Six Years and Counting - The American Spectator | USA News and Politics
Six Years and Counting

Twenty years ago, Dubai, one of the United Arab Emirates, decided to reinvent itself as the financial and business hub of the Middle East — a latter day Hong Kong and Singapore rolled into one.

The leaders planned a frenzy of building activity, but lacked skilled managers to oversee the projects. They found expatriates to do the job, Americans and other Westerners. Zack Shahin of Ohio was one of them. He joined Deyaar, a developer formed by local investors. He became its CEO and oversaw several major projects. The board was so pleased it awarded him a $100,000 performance bonus.

Then, on March 23, 2008, undercover agents walked into a meeting and took him away without explanation. He was kept in solitary confinement for days and finally ordered to sign a document in Arabic (which he could not read) confessing to misappropriating company money.

Investigations continued for years without charges being made. He was finally tried in early 2013 on some of the four cases that rested on baseless accusations. He was found not guilty in his first trial, the prosecutor appealed, but the not-guilty ruling was upheld.

Then, in March last year, he and other co-defendants from Deyaar were tried for embezzlement (sounds like prosecutorial vindictiveness to the outside observer).

They were found guilty and sentenced to 15 years in prison. Zack immediately appealed and the sentence was overturned. Desperate for a conviction and long imprisonment for Shahin, prosecutors filed yet another last-minute appeal to reverse the overturned 15-year sentence.

Prior to these trials, Shahin waged a public hunger strike to protest his lack of due process rights in Dubai. Following direct appeals to the U.S. government to appeal to Dubai officials on his behalf, Shahin was eventually granted bail. Following threats to this life, Shahin went to Yemen in the hope that U.S. State Department officials there would arrange to get him home to his family in America. Instead, these U.S. officials stood aside as Yemeni security services took him to the airport to illegally extradite him back to Dubai. Thus, except for a very brief period of time, he has languished in jail for nearly six years.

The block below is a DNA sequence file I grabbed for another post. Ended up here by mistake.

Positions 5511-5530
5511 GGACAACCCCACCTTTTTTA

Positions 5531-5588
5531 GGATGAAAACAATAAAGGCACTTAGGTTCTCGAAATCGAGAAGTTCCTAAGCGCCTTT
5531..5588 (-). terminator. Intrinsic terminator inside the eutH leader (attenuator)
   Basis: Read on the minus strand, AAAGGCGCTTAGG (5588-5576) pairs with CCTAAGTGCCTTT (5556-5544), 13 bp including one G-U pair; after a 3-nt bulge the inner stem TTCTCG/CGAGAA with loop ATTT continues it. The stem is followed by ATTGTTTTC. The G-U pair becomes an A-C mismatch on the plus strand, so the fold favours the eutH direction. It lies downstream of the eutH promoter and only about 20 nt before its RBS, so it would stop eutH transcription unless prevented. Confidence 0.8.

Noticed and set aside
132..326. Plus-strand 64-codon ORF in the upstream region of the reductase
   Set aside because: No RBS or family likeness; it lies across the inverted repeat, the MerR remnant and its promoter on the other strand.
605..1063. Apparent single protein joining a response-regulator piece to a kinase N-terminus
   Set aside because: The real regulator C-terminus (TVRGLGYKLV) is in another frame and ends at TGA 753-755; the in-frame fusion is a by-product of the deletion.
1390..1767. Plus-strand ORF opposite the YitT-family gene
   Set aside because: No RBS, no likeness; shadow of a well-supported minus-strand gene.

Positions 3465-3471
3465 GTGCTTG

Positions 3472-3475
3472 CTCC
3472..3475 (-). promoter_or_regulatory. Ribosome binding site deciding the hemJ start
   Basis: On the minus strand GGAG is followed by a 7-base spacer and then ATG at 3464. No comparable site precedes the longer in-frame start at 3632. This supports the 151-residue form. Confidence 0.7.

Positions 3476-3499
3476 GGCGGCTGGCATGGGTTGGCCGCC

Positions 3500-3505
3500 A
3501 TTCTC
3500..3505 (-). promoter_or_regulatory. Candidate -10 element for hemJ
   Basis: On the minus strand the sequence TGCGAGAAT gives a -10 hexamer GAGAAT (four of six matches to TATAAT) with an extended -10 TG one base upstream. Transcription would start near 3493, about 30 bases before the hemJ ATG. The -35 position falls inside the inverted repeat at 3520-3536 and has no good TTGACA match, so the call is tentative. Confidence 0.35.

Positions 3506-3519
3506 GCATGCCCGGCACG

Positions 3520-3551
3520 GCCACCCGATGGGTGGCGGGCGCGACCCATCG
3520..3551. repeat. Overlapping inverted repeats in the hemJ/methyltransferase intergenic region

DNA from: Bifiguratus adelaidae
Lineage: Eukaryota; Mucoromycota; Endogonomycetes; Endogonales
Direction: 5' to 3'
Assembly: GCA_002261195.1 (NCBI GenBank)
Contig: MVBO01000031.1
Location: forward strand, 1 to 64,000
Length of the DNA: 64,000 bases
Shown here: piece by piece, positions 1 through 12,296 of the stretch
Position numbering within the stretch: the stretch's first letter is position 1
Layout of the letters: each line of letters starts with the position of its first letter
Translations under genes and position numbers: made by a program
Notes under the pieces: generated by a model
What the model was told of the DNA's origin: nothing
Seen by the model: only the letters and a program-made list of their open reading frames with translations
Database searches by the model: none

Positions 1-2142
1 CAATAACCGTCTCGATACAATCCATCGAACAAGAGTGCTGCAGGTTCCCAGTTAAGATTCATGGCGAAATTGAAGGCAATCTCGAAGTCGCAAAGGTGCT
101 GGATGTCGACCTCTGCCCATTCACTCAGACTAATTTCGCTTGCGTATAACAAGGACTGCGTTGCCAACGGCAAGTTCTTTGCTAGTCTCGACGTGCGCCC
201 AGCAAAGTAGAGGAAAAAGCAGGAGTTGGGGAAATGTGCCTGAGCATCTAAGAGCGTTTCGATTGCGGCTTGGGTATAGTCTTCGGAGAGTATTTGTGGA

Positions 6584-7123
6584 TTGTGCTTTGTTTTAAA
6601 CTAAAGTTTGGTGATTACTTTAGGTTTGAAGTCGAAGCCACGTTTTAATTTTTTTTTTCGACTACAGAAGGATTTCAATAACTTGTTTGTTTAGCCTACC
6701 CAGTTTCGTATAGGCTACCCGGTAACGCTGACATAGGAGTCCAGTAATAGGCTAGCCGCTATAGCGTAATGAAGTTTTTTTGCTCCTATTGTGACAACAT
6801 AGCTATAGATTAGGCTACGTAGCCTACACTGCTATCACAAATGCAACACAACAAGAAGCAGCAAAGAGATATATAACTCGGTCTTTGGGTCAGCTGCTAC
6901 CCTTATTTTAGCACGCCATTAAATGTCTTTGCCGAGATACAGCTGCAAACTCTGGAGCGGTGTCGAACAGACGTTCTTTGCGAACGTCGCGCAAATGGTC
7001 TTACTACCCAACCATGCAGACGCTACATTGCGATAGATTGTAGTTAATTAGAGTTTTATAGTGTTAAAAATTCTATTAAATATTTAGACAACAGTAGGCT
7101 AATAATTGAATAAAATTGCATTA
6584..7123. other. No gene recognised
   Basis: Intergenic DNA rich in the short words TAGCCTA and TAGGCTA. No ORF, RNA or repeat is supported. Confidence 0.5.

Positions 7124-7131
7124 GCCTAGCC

Despite the fact that all the evidence available would tell our officials that the causes of Shahin’s ordeal were a mixture of greed, jealously, and blaming expatriates if things don’t go as an investor might want them to, most official contact by the United States has been at the consular level. Compare this to the action of President Theodore Roosevelt in the early 20th century. When an applicant for U.S. citizenship in Morocco, one Perdicaris, was held hostage by a renegade sheik, Raisuli, TR declared publicly, “Perdicaris alive or Raisuli dead within 24 hours.” Perdicaris was freed.

Or, compare it with a recent case involving an Australian businessman, Matt Joyce. He had been engaged by company to get development rights to Dubai waterfront land. The company claimed Joyce and a colleague had swindled it. It sued in Australia and was turned down. Then it brought property fraud charges in Dubai. He was convicted, sentenced to 10 years in jail, and a $25 million fine. Last month, he was suddenly acquitted by the Dubai Court of Appeals. What happened?

The Australian Foreign Affairs Office took on the case at the highest levels and began discussions with senior Dubai officials. What details transpired is not known. What is known is that Matt Joyce is free and now home in Australia.

Apparently, the Aussies don’t agree with the concept of “leading from behind.”

It is obvious what our government should do without further delay: send senior officials to Dubai to have similar conversations with the objective of freeing Zack Shahin to return home. We are not without influence. We have a base in the UAE as part of our Fifth Fleet which is instrumental in keeping the UAE and all the Gulf States safe from the designs of Iran. Many U.S. dollars flow into the UAE economy. That must have greater value to them than keeping an innocent businessman in jail.

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